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Ok to grease Myford feedscrews?

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Shaun Belcher28/08/2021 11:05:26
65 forum posts
23 photos

I know its probably been asked here before, but from what I could tell last time I checked is that you need H32 grade on the drip feed oilers and use it on all the oil nipples found around the lathe, and the more "sticky" K68 grade oil goes on the feedscrews and leadscrew shaft.

Since its quite hard to apply oil under the cross slide, is moly grease OK to use?

Im surprised that oil is actually used on the feedscrews, I thought it would run off rather easily. I think I read something about it lets swarf stick to it.

I get that with the leadscrew on the front, but on the cross slide and top slide, they are protected and it doesnt easily get under it to get in contact with the shaft.

Zan28/08/2021 11:43:49
282 forum posts
19 photos

Rocol mts 1000 I think is the correct stuff, but I ran out a long while ago. It’s a graphite grease supplied in a tube. Can’t find any now So grease I think will be ok but not on the main leadscrew, that would enable too much dross to bond onto it and spear the half nuts

Edited By Zan on 28/08/2021 11:44:11

Brian H28/08/2021 13:06:58
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2230 forum posts
113 photos

I get that the leadscreew is protected under the saddle but it isn't if you are turning a long shaft and swarf will stick to grease or dried oil.

I'd be inclined to use a dry-film lubricant or resign myself to constantly cleaning the leadscrew, easy enough with a piece of string and the leadscrew turning.

Brian

David George 128/08/2021 14:50:33
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1656 forum posts
497 photos

Hi Shaun I don't like using grease on such parts as it promotes wear by particles sticking to it and would only use oil and an oil can as it helps to wash of swarf etc. I have seen pleanty of worn out Bridgport leadscrews and nuts because the oiler packed up and grease was used. I use slideway 68 oil on slides and screws.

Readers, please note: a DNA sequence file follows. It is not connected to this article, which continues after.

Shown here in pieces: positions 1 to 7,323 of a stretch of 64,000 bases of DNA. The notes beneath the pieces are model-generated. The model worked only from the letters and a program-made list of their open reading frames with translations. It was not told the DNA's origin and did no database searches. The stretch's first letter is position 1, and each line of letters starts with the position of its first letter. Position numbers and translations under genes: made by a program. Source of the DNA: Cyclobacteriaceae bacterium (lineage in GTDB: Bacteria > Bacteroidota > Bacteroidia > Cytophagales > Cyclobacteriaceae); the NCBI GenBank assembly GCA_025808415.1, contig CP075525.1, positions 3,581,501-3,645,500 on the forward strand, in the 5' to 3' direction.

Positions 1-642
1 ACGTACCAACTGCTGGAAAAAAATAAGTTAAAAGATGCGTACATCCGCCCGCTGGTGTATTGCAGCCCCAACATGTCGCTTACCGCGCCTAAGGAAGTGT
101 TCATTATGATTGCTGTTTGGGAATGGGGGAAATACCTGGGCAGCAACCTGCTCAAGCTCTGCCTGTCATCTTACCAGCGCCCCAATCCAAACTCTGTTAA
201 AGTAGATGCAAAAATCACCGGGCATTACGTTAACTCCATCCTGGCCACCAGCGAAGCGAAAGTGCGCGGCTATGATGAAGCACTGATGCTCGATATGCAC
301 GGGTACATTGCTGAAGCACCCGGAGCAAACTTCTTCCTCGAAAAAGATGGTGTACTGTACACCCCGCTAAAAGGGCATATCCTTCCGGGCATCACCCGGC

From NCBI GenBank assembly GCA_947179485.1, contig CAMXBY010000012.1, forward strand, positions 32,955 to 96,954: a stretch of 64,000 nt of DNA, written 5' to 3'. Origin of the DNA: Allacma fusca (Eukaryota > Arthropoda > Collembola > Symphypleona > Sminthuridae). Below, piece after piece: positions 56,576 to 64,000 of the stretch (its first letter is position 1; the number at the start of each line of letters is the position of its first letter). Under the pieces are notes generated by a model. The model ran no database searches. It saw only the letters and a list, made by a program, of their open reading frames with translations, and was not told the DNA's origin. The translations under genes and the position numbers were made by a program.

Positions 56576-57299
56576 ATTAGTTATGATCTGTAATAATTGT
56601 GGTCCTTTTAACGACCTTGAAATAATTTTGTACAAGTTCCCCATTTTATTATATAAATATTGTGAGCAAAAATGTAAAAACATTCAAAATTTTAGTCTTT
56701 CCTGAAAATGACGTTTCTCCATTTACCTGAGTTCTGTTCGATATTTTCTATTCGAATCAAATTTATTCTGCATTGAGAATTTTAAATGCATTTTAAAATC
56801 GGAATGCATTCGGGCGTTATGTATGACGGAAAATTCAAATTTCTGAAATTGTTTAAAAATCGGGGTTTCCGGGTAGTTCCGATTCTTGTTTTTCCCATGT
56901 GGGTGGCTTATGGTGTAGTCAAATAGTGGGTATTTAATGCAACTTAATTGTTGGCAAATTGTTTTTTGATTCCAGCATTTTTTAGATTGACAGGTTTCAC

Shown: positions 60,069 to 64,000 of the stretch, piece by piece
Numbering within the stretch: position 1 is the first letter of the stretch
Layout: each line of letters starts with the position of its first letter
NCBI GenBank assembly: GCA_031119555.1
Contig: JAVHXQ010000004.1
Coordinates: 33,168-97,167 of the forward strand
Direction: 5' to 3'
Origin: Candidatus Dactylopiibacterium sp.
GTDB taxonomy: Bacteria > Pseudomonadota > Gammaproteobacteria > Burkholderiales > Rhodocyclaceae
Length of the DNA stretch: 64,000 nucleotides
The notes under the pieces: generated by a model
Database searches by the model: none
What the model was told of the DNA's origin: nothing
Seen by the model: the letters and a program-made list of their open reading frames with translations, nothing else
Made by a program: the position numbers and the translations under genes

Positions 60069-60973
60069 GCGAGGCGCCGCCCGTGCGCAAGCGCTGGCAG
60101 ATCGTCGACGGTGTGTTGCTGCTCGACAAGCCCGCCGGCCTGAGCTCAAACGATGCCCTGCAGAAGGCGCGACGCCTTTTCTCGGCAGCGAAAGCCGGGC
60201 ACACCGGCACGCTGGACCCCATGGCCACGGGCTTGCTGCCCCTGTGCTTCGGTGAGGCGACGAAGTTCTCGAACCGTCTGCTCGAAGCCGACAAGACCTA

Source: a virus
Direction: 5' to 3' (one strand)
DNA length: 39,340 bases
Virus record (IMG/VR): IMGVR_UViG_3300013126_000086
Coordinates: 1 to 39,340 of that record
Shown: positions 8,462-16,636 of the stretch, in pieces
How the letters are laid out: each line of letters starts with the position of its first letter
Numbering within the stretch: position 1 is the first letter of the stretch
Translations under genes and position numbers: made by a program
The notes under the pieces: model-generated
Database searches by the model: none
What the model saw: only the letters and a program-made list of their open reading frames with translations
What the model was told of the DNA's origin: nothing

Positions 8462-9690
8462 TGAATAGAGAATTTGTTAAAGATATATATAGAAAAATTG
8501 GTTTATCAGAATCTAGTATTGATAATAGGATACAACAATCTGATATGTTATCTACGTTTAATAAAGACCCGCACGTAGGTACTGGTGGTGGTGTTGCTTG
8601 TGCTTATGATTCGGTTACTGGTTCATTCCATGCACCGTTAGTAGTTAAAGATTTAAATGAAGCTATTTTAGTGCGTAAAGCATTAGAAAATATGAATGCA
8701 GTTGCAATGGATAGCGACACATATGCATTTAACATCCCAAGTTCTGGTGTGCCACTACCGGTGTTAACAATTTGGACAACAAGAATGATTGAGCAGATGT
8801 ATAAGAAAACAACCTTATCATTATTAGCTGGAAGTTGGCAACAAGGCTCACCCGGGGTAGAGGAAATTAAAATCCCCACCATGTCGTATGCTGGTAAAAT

David

Edited By David George 1 on 28/08/2021 14:52:34

Edited By David George 1 on 28/08/2021 14:54:18

Ady128/08/2021 15:59:53
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4743 forum posts
715 photos

I used some grease for about the first 4 months I had a lathe

After a huge cleanup operation in month 5 or so I used oil forever after with no issues

edit, I use a plastic pipet to apply it

Edited By Ady1 on 28/08/2021 16:01:18

Baz28/08/2021 16:17:49
586 forum posts
2 photos

Shaun ask one hundred people and you will get one hundred different opinions, use whatever you have to hand and what suits your working conditions. I use Castrol LM grease on the Myford cross and topslide without any problems.

roy entwistle28/08/2021 21:19:48
1410 forum posts

If Myfords say oil, then for me it's oil not grease . According to handbook SAE 30

Roy

Shaun Belcher29/08/2021 00:19:24
65 forum posts
23 photos
Posted by Baz on 28/08/2021 16:17:49:

Shaun ask one hundred people and you will get one hundred different opinions, use whatever you have to hand and what suits your working conditions. I use Castrol LM grease on the Myford cross and topslide without any problems.

Agreed.

I get it with the leadscrew (at the front of the lathe), since its exposed to all the swarf. My lathe has heaps of the stuff stuck to the leadscrew which is not the easiest to clean off and doesnt appear to have been greased, but covered in that "sticky" oil. I would imagine grease would be worse in this case.

It seems here that some are getting the leadscrew and feedscrews mixed up! The actual feedscrews on the top slide and cross slide are completley covered underneath the slide itself.

the only real way to lubricate them properly would be to pull them off and turn them upside down to apply on the whole thread as you cant even get to them while on the lathe.

My main concern was if using the wrong lube on them caused excessive wear, thats all.

Im also a bit confused with where to apply the thicker grade oil. It appears that its mostly used on the bed (do most people just brush it on?)

I thought the bed was lubricated through the oil nipple on the saddle?

This would mean I would need a pair of oil guns with the appropriate oil in each?

Shaun Belcher29/08/2021 00:24:05
65 forum posts
23 photos
Posted by roy entwistle on 28/08/2021 21:19:48:

If Myfords say oil, then for me it's oil not grease . According to handbook SAE 30

Roy

Interestingly enough, I just found this link on another forum that points to (the old) myford website that specifies grease on the feedscrews.

https://web.archive.org/web/20101126032406/www.myford.com/ML7_spares.html